By Aaron Beard
The Duke lacrosse program he spent more than a decade building into a power is two wins from its first national championship. The players he recruited, All-Americans among them, are eager for another shot at the title that eluded them two years ago by a single goal.
But Pressler is not with them.
Instead, he is moving his family into a new home in Rhode Island this weekend, forced by a since-discredited rape allegation against some of his players to watch another coach lead the Blue Devils' pursuit of a trophy that many feel belongs on his mantle.
Pressler remains guarded about his feelings. But in an exclusive interview with The Associated Press on the eve of the NCAA lacrosse championships, he acknowledged cherishing from afar his former players' success.
"I don't think 'pride' or 'proud' even describes how I feel about these young men and what they've accomplished in spite of what they've been through," Pressler said. "It's an amazing story and the story should be focused on them.
"For me, I get gratification to see them succeed at the highest level with everything they've been through. That, to me, is an amazing thing."
In some ways, it seems little has changed for the Blue Devils (16-2) since they last reached college lacrosse's final weekend. All-American attacker Matt Danowski and prolific scorer Zack Greer are among the veterans of the 2005 team on a roster that remains fiercely loyal to Pressler.
"We're his kids, no doubt about that," senior defenseman Tony McDevitt said. "He watches and he wants to be so happy for us because we're succeeding. But at the same time, he's not there with us. And we feel the same way sometimes. He'll always be my coach."
And that's fine with first-year coach John Danowski, who left Hofstra last summer to inherit his friend's job and coach his son.
"This is Mike's team. Who are we kidding here?" he said. "He brought them here. He's responsible for the development of this team, and I'm just kind of the caretaker."
Pressler appeared to have Duke on track to return to the national title game last season. The Blue Devils were 6-2 and highly ranked when allegations emerged in March 2006 that three players raped a woman at a team party where she had been hired to perform as a stripper.
The allegations wrecked the life Pressler had built in 16 seasons on the Duke campus, where the expectations of winning are set high by the school's best-known face - men's basketball coach and three-time national champion Mike Krzyzewski. The university canceled the remainder of the season and accepted Pressler's resignation the following month, shortly before players Reade Seligmann, Collin Finnerty and David Evans were indicted on charges of rape, kidnapping and sexual offense.
Pressler told his players their season and his time at Duke were over in an emotionally wrenching meeting. It was the final move in a Blue Devil career that included 153 wins, three Atlantic Coast Conference championships and 10 trips to the NCAA tournament _ including the one-goal loss to Johns Hopkins in the '05 final that at the time seemed to be the start of so much more.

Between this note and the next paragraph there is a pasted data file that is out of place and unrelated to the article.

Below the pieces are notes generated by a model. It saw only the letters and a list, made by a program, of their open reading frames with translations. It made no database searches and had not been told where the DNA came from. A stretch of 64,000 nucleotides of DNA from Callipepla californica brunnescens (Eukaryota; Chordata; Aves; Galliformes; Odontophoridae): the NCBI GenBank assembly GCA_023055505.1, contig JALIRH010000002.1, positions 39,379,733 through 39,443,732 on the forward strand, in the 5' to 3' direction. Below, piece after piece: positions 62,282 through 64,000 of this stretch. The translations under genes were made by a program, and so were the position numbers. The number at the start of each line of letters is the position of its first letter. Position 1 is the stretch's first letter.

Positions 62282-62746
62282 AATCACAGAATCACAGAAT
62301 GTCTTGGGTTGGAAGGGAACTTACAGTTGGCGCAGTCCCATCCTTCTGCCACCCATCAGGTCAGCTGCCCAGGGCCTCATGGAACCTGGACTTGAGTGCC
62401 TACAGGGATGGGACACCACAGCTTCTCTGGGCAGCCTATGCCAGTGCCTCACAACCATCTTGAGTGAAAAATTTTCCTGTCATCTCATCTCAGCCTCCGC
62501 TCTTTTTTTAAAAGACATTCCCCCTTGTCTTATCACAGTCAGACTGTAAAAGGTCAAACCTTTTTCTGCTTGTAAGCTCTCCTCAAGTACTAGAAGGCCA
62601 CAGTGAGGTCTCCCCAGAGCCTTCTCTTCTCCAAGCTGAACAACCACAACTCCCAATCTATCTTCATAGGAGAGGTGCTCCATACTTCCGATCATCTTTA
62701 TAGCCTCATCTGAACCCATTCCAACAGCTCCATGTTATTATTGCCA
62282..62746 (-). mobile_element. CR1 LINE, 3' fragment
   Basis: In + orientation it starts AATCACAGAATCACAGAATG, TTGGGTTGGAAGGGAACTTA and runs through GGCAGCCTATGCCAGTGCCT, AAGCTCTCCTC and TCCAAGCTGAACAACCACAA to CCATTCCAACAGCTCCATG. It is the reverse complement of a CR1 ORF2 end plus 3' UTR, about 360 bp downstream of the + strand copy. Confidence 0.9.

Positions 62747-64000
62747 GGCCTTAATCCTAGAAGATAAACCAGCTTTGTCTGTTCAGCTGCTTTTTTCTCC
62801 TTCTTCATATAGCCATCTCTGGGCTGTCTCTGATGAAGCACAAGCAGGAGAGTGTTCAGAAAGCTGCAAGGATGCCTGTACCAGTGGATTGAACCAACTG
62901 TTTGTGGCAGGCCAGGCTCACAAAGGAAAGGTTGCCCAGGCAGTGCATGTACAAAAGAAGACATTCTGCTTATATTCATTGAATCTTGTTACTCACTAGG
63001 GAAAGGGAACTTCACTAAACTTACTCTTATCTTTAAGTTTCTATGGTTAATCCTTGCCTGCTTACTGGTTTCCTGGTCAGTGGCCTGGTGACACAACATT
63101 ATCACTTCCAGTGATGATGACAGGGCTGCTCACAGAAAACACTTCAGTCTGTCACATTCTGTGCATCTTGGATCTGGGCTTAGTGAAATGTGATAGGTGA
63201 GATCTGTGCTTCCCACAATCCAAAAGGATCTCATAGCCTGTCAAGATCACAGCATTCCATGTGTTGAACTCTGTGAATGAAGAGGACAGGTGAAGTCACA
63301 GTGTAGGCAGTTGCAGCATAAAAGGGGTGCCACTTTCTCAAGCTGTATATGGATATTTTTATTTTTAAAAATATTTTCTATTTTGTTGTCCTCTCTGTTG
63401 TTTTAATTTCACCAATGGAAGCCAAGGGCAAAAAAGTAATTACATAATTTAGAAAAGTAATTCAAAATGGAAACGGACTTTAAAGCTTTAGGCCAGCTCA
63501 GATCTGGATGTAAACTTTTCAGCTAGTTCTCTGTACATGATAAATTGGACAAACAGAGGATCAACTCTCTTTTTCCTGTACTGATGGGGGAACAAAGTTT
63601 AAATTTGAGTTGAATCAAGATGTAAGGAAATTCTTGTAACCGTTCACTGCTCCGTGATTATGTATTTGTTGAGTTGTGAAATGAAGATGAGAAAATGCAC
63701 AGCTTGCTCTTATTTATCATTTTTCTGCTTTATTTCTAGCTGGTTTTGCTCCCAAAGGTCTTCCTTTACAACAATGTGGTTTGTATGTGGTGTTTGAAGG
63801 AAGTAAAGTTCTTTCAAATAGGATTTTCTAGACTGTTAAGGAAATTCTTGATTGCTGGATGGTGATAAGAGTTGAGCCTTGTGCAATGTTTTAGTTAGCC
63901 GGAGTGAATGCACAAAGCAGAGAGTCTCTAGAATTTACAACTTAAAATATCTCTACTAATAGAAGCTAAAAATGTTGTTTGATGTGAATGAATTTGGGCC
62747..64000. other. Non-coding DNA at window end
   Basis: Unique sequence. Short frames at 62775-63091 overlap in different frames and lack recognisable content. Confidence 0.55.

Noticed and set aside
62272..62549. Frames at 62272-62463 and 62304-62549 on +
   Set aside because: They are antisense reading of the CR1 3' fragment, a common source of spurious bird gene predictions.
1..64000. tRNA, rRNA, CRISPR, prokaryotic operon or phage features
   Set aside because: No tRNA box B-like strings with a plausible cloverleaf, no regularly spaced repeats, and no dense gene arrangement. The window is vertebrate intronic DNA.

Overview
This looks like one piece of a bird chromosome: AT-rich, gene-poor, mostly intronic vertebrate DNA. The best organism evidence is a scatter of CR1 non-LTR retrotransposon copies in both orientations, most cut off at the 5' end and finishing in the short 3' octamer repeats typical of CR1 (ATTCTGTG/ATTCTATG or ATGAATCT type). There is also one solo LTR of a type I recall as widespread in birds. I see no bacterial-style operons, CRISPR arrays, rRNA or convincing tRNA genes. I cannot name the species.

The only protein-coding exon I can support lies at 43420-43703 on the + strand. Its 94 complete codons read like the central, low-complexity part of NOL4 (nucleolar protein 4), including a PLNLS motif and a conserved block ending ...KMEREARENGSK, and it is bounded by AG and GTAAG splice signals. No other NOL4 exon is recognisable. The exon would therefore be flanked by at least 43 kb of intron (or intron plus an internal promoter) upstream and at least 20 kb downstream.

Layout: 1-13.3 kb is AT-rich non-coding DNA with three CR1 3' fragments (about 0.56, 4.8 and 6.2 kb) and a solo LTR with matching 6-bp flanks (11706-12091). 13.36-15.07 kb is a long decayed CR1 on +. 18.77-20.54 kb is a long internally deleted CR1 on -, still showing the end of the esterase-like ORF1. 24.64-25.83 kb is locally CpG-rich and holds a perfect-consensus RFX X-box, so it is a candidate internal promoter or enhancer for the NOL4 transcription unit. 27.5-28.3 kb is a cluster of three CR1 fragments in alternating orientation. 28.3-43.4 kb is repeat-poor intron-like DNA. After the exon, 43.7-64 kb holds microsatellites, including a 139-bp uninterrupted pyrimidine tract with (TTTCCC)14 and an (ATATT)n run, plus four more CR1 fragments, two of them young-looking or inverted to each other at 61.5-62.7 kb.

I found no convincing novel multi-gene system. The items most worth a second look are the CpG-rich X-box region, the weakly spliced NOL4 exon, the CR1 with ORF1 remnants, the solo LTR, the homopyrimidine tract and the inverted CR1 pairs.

Nearly a year later, when North Carolina Attorney General Roy Cooper dropped all remaining charges and declared the three players "innocent" victims of a "tragic rush to accuse," Pressler became one of the biggest victims of the case.
"I don't think there's any question of that," senior defenseman Casey Carroll said. "Since Day One, if you asked any of the alumni or anyone who's played for him, he always treated us as adults, but also looked out for us. Everything that happened wasn't a lapse of his judgment at all. It was just an unfortunate occurrence of events that he couldn't control. I think the reasons why he left were completely unfounded."
Now the coach at Division II Bryant University in Smithfield, R.I., Pressler has helped write a book about his experience that goes on sale next month. It will arrive in stores the same day the prosecutor who labeled the lacrosse players "hooligans" goes on trial for several ethics violations tied to his handling of the case.
Though others might, Pressler refuses to call himself a victim or dwell on all that was lost. He says he and his family have moved on and that he wants the focus to be on Duke's players.
He even hopes to attend Monday's championship game should Duke beat undefeated Cornell in Saturday's semifinals. Still, it's clear the wound hasn't completely healed as he talks with wistful pride about their tournament run.
"It's been a very difficult situation," Pressler said. "We're getting through it. The parents had a difficult situation. They're getting through it. The players had one and they're getting through it. We're all doing our best to make the right thing happen."
"It's about the players and their day in the sun," he said. "They've earned this."